Some uncertainty remains regarding the proposed binding mode of HA since the in silico modelling is dependent on existing structures; however, there are few experimentally determined atomic models of the GPCR class C family. To address the precise mechanism by which GPRC5C binds to HA and NAG would require further biophysical assays, such as co-crystallization or cryo-electron microscopy. However, isolation and crystallization of membrane proteins has proven notoriously difficult. Further, GPCRs are often purified in the presence of their orthosteric or allosteric ligands, particularly antagonists and inverse agonists, to maintain their conformationally stabilized form52. The orthosteric ligand for GPRC5C is not yet known, and identification would require intensive high-throughput screening. Furthermore, we cannot discount the possibility that other known HA receptors, such as TLR4, may also play a role in regulating dormancy. Nonetheless, our extensive cell-based assays show that GPRC5C is activated by NAG and HA, thus allowing us to identify a signalling axis that regulates HSC dormancy.
In summary, we have found that maintaining a deep state of quiescence, or dormancy, is regulated by the GPRC5C–HA signalling axis in both mouse and human HSCs.
All mice were bred in-house in the animal facility at the Max Planck Institute of Immunobiology and Epigenetics in individually ventilated cages. Mice were killed by cervical dislocation according to German guidelines. Animal procedures were performed according to the protocols approved by the German authorities, Regierungspräsidium Freiburg (the killing of animals for scientific purposes according to §4 (3) of the German Animal Protection Act); animal protocol numbers: G-18/142, G-19/74 and G-20/124.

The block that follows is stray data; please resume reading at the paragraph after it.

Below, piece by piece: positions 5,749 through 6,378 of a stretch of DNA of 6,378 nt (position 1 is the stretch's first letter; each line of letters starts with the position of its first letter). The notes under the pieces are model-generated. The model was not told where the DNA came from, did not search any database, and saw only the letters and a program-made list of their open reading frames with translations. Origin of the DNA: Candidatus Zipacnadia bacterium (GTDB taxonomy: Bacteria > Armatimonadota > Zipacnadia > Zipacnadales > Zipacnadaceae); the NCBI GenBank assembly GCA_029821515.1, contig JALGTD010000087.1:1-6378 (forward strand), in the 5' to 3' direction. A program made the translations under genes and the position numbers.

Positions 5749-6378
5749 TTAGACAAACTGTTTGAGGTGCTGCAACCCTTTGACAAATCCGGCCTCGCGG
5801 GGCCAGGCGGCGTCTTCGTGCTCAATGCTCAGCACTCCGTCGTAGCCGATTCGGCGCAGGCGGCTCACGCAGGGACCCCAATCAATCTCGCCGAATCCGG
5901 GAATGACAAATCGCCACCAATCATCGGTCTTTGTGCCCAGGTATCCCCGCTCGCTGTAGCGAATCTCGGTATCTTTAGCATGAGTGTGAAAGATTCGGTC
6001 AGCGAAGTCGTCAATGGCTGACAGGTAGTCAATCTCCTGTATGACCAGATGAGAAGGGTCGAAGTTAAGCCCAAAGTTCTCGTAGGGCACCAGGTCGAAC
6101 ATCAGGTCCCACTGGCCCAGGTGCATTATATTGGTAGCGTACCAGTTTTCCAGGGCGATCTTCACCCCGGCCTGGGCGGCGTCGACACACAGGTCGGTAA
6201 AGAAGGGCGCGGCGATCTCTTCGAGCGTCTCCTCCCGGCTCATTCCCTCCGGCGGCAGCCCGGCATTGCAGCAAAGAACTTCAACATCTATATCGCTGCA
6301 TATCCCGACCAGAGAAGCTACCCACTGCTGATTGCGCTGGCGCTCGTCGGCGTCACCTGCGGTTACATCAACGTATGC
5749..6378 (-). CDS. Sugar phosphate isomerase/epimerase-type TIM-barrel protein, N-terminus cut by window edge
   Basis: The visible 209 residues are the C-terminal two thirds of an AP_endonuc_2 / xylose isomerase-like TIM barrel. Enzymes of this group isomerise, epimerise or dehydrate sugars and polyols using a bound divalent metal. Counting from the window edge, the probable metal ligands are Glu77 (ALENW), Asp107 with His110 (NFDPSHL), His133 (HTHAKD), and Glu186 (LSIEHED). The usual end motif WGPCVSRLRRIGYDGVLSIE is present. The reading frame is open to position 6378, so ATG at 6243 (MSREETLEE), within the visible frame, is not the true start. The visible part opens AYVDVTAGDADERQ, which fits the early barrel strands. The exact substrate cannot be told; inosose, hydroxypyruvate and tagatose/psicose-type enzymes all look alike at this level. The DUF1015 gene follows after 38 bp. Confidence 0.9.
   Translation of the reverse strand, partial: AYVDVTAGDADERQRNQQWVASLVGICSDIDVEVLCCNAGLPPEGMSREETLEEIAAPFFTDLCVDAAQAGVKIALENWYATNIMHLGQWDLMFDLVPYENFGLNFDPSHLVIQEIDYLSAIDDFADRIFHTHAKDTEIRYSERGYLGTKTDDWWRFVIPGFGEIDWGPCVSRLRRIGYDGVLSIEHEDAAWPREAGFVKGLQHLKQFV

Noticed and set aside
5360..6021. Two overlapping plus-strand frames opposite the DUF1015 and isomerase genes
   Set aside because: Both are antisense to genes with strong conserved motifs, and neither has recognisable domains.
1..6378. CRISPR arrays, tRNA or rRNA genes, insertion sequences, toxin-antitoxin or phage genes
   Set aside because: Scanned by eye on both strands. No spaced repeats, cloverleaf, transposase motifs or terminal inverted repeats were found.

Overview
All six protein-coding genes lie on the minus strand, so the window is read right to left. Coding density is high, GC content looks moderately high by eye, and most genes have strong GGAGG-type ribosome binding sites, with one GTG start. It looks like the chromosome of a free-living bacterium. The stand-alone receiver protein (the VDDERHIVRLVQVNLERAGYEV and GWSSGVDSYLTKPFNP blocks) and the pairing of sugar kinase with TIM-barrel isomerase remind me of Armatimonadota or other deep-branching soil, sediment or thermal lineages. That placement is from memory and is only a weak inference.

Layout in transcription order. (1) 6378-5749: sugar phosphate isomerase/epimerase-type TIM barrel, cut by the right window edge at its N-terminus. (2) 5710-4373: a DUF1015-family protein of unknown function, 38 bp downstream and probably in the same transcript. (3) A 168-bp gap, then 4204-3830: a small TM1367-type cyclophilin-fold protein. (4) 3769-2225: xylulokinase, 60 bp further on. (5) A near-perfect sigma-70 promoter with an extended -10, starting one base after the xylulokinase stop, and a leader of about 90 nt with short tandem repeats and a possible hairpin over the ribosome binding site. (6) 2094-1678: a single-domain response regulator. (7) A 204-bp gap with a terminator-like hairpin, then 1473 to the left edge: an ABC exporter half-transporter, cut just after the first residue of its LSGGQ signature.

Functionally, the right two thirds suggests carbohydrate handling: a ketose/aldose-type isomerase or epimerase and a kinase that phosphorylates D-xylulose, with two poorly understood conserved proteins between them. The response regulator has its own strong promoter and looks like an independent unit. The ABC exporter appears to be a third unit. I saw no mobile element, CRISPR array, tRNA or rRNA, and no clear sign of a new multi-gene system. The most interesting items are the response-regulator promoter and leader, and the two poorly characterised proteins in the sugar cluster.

Isolation of mouse HSCs
Murine BM cells were isolated from the femur, tibia, hip bone and vertebrae by gentle crushing with mortar and pestle in PBS. Red blood cell lysis was performed with ACK Lysing Buffer (Thermo Fisher Scientific) for 5 min at room temperature (RT). Dynabeads Untouched Mouse CD4 Cells Kit (Invitrogen) was used for lineage negative enrichment according to the manufacturer’s protocol. Briefly, the BM was stained with 1:4 dilution of the Lineage Cocktail for 30–60 min at 4 °C on a rotating wheel. Labelled cells were then incubated for 20 min with 400 µl of washed Dynabeads coated with polyclonal sheep anti-rat IgG per sample. Depletion of lineage cells was performed using a magnet. Lineage-depleted BM cells were stained with lineage markers (Gr1, CD11b, B220, Ter119, CD4 and CD8a), ckit, Sca1, CD150, CD48 and CD34 and sorted on an Aria Fusion II for downstream analysis.
In total, 100 HSCs (LSK CD150+CD48−CD34−) from Gprc5c KO and WT controls were sorted and transplanted by tail-vein injection into fully irradiated CD45.1 recipients (4.5 + 5 Gy).
Competitive WBM chimaeras
Two sets of chimaeras were generated: CD45.1/.2 WT + CD45.2 WT and CD45.1/.2 WT + CD45.2 Gprc5c KO. In every case, 106 and 106 WBM cells were mixed. Mixed WBM were transplanted into recipients as described above.
A total of 106 WBM from WT CD45.1 mice were isolated and transplanted into recipients, either Gprc5c-KO or littermate controls, as described above.
WBM cells were isolated after 16 weeks post-transplantation, and 106 WBM cells were re-transplanted into fully irradiated CD45.1 recipients.